You will be usually be seen by a haematologist (a doctor who specialises in treating blood disorders). The haematologist may examine you and ask you questions about your general health.
You will usually have blood and urine tests. Your haematologist may also advise you to have other tests to check for myeloma or lymphoma. These tests may include x-rays, scans and, occasionally, a bone marrow test. The bone marrow is where blood cells are made and develop until they’re ready to go into the blood.
Not everyone will need to have these tests and your haematologist will advise you on which are appropriate for you.
You have a blood test called serum protein electrophoresis to diagnose MGUS. This test is also used to check on MGUS. This test measures the type and amount of paraprotein produced by the plasma cells.
You will also have a test to check the number of different types of blood cells (full blood count). This is to make sure your bone marrow is working well
Your doctor may arrange blood tests to check how well your liver and kidneys are working. You may also have your calcium levels checked, as these can be raised in myeloma.
You will be asked to give samples of your urine, which will be checked for paraproteins.
Some people may have x-rays taken of different bones in the body. This is to check for damage to the bones, which can be caused by myeloma.
CT scan (computerised tomography)
A CT scan takes a series of x-rays, which build up a three-dimensional picture of the inside of the body. It is used to find out if lymph nodes, or organs such as the liver or spleen, are enlarged. The scan takes 10-30 minutes and is painless. It uses a small amount of radiation, which is very unlikely to harm you and will not harm anyone you come into contact with.
You will be asked not to eat or drink for at least four hours before the scan. You may be given a drink or injection of a dye, which allows particular areas to be seen more clearly. This may make you feel hot all over for a few minutes. It’s important to let your doctor know if you are allergic to iodine or have asthma, because you could have a more serious reaction to the injection.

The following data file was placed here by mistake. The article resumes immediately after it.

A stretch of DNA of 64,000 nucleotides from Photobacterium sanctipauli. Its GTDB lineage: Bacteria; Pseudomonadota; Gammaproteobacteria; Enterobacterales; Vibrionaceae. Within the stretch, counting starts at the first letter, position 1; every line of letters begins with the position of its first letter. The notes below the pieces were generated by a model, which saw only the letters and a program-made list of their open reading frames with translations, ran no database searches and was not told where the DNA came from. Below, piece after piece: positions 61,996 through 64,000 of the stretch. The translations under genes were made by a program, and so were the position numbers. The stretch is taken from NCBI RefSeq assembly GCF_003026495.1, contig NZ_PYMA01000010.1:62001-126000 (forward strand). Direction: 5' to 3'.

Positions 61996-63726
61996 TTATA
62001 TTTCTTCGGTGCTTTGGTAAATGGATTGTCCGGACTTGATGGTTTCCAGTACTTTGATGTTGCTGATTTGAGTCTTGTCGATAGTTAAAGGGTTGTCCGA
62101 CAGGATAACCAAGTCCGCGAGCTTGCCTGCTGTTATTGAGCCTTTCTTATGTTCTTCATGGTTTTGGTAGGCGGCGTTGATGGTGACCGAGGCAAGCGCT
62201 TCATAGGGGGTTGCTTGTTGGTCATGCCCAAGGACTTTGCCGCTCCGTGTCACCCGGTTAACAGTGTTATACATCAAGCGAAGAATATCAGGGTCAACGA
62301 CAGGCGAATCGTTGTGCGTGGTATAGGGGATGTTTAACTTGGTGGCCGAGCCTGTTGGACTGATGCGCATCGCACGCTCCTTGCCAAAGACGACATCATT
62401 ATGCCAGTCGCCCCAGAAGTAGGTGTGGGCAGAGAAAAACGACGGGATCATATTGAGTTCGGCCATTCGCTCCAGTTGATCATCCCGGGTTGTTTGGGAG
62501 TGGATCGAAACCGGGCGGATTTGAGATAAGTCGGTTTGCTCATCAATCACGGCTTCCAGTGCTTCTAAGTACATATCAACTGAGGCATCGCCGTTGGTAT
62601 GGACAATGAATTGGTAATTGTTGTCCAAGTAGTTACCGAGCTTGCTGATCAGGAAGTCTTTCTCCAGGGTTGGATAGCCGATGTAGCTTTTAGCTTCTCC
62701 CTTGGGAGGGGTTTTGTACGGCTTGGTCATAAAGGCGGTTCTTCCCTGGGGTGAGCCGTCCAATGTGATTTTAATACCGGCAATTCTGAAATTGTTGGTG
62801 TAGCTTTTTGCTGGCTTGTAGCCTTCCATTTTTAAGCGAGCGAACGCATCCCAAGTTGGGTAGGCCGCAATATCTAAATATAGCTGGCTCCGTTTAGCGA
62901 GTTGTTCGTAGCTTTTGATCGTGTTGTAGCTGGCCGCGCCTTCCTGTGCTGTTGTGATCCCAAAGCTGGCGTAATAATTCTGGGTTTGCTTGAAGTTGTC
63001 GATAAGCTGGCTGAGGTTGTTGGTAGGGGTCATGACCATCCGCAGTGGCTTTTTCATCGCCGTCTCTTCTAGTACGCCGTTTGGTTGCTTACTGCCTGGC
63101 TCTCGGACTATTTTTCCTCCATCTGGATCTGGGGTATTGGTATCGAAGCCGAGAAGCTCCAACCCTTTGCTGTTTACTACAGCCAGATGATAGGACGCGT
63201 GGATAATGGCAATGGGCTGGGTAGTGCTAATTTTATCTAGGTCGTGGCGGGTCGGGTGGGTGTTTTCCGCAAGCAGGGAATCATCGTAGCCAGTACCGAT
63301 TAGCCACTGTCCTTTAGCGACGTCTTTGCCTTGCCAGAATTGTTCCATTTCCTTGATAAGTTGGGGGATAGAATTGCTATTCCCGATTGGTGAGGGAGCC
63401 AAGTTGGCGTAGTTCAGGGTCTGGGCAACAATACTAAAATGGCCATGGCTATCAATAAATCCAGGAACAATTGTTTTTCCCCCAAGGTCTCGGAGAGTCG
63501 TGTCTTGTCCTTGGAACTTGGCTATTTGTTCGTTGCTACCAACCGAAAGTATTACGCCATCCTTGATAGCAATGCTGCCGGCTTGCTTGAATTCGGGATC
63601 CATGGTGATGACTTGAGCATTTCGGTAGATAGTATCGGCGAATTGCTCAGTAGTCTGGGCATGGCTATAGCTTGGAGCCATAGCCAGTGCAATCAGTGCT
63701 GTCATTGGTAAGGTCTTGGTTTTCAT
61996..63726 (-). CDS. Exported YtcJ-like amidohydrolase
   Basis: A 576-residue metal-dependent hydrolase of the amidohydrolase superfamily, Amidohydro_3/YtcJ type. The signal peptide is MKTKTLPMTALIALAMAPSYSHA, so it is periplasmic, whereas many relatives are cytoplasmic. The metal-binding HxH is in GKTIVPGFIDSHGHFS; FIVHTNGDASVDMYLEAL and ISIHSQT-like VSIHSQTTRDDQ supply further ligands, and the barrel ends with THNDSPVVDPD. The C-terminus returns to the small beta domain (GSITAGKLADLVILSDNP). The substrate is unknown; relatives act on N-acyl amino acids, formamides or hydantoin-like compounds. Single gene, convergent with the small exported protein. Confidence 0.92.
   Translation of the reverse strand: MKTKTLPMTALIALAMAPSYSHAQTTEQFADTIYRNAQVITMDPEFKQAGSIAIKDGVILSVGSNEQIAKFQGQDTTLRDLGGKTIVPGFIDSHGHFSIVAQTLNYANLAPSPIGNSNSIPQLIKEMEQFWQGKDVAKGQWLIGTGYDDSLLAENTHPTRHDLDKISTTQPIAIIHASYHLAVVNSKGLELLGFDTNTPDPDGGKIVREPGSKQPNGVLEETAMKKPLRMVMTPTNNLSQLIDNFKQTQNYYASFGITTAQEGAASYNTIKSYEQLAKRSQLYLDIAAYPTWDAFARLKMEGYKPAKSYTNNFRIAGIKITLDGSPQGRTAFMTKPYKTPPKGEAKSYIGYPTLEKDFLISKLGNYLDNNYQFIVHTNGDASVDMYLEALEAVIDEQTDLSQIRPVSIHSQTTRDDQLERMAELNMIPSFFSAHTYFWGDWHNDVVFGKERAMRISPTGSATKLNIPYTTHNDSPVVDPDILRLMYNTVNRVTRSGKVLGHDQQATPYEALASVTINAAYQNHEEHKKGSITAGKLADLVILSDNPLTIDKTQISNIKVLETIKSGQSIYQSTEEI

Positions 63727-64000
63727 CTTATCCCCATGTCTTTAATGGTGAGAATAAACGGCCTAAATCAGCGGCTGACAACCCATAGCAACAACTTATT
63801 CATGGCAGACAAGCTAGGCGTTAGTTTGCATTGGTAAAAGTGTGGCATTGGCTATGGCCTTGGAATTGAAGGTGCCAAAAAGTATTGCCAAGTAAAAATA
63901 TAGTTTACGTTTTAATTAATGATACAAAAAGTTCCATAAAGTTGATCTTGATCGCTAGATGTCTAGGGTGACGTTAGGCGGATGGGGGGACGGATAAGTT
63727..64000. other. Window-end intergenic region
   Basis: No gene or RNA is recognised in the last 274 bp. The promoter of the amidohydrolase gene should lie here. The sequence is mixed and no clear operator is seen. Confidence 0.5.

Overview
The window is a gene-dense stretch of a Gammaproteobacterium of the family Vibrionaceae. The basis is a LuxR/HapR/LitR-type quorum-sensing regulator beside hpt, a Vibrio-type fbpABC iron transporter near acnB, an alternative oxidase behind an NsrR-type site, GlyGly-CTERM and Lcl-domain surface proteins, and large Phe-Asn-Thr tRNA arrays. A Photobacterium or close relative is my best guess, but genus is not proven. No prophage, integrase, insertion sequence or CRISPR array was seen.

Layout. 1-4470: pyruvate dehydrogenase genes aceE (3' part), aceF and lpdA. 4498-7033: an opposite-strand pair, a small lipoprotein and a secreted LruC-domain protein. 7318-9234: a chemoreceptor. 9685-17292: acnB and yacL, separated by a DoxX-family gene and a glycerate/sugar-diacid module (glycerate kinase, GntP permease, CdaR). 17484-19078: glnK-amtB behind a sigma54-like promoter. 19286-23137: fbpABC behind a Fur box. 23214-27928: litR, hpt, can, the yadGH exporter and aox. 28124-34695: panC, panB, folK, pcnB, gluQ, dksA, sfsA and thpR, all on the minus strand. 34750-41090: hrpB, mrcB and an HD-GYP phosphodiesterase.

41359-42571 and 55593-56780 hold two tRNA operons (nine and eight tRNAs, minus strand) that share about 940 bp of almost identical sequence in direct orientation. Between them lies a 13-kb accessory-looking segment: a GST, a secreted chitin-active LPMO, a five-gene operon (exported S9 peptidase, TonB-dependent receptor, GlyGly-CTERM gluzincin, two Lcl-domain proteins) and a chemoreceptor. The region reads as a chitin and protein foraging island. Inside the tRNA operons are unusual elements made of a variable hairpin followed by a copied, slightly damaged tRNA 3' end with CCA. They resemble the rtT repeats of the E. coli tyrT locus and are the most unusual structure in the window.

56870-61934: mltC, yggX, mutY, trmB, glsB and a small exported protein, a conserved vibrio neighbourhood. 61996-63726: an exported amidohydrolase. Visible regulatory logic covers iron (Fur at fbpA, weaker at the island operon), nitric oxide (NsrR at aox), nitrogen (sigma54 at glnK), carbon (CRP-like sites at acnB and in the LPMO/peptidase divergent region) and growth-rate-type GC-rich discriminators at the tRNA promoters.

Bone marrow sample
In some situations, the haematologist may recommend that a sample of bone marrow is taken (biopsy) to be examined under a microscope.
A doctor or nurse takes a small sample of bone marrow from the back of the hip bone (pelvis). Before the bone marrow sample is taken, you’ll be given a local anaesthetic injection to numb the area. You may also be offered a short-acting sedative to reduce any pain or discomfort during the test.
You’ll be asked to lie on your side. The doctor or nurse then passes a needle through the skin into the bone and draws a small sample of liquid marrow into a syringe (bone marrow aspirate). It can feel uncomfortable for a few seconds when the liquid marrow is drawn into the syringe. After this, they take a small core of marrow from the bone (a trephine biopsy). A small plaster or dressing is placed over the skin.
You may feel bruised after having a sample of bone marrow taken, and have an ache for a few days. This can be eased with mild painkillers.
The test is usually done as an outpatient and takes about 15-20 minutes.